For the record, lightning can and does strike twice in the same place. New York City’s Empire State Building provides one prime example; the structure is hit by lightning an average of 23 times each year. One park ranger had been struck by lighting seven times before his death. In Colorado, a house in Franktown has been struck three times. And lightning can even strike several times in the same place during one discharge.
Lightning includes three major forms. Flash or stroke lightning is the most common. Sheet lightning–sometimes called heat lightning–appears as a sudden, twitching glow on the horizon. It’s usually the reflection of distant lightning flashes happening too far away to hear the thunder. Ball lightning is the most mysterious form, surrounded by much superstition. Lightning strikes occur mainly from cloud to cloud or from cloud to ground, but even from ground to cloud.
More than just electrical spectacle, lightning plays a wondrous role in the web of life. For all its destructive tendency, lightning also is a source of creation because it creates fixed nitrogen, a component of protein essential to all life forms. Though the atmosphere is composed of 79 percent nitrogen gas, plant life cannot use air as a direct nitrogen source.
Nitrate rich rain is usually accompanied by lightning and thunder. One of the sensual sounds of summer, thunder is best considered as nature’s wake up call. Caused by shock waves resulting from the rapid heating and cooling of air near lighting, the sound of thunder means that lightning poses a threat. As the stormy voice of lightning, thunder grumbles fair warning: Take cover; take precautions; beware.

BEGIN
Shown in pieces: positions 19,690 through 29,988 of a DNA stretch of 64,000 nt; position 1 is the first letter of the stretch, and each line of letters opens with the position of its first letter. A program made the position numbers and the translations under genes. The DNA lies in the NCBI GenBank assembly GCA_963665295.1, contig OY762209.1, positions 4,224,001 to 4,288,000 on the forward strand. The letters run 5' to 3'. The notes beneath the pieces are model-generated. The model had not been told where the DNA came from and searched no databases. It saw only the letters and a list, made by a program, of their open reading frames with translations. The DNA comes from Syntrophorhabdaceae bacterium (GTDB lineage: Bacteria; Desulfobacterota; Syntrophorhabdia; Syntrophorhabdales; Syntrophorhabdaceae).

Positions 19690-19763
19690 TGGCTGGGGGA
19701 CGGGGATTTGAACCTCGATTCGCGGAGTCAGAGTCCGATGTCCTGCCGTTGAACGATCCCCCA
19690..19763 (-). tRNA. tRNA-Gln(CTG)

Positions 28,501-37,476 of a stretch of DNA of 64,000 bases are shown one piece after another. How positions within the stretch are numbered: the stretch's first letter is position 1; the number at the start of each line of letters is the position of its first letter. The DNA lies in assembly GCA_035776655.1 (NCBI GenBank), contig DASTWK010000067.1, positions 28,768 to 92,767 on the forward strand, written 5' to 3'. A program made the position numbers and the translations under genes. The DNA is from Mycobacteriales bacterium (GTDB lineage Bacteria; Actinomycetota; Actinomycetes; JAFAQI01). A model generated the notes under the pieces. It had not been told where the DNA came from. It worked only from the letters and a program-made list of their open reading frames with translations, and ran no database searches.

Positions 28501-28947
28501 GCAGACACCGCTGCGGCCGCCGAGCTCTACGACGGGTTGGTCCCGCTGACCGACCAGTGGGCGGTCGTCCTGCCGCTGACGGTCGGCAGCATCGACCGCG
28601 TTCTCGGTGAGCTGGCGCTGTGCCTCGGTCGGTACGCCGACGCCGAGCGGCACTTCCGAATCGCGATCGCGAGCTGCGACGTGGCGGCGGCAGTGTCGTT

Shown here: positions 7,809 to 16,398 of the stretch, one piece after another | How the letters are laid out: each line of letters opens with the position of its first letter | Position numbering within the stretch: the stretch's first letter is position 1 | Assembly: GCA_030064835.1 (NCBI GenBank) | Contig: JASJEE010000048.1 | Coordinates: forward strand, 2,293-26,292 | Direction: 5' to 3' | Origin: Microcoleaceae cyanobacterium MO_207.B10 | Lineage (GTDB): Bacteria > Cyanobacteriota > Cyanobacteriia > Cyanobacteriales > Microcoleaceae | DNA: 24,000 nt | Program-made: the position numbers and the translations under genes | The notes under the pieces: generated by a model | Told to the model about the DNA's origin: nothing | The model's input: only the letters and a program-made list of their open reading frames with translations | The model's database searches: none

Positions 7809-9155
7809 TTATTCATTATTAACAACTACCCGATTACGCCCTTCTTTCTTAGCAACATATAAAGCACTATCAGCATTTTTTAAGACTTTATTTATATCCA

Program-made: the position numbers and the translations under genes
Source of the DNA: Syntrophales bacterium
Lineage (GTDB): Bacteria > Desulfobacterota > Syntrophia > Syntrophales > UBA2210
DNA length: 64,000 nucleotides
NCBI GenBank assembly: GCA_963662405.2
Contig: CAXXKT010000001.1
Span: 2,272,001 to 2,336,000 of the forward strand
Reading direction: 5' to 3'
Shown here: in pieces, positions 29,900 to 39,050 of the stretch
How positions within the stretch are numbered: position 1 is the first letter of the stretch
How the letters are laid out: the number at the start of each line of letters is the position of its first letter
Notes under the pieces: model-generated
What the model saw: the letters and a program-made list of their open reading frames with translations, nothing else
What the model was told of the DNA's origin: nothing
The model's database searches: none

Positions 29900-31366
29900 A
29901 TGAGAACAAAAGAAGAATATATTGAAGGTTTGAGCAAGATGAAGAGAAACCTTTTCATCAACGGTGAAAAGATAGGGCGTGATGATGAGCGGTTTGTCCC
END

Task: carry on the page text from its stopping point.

Many lightning deaths and injuries happen before or after a thunderstorm’s peak. Consequently, a relatively new lightning safety code is 30-30: Seek refuge when thunderclap sounds within 30 seconds after a lighting flash; and don’t resume activity until 30 minutes after the last thunder clap.
Read Part One and Part Three of this series.
••• “Cultivate your corner of the world. You grow your garden; your garden grows you.” •••
Colleen Smith’s debut novel Glass Halo, set in Denver, was a finalist for the Santa Fe Literary Prize and was praised in the latest issue of The Bloomsbury Review. The novel is available online and through your favorite bookstore.
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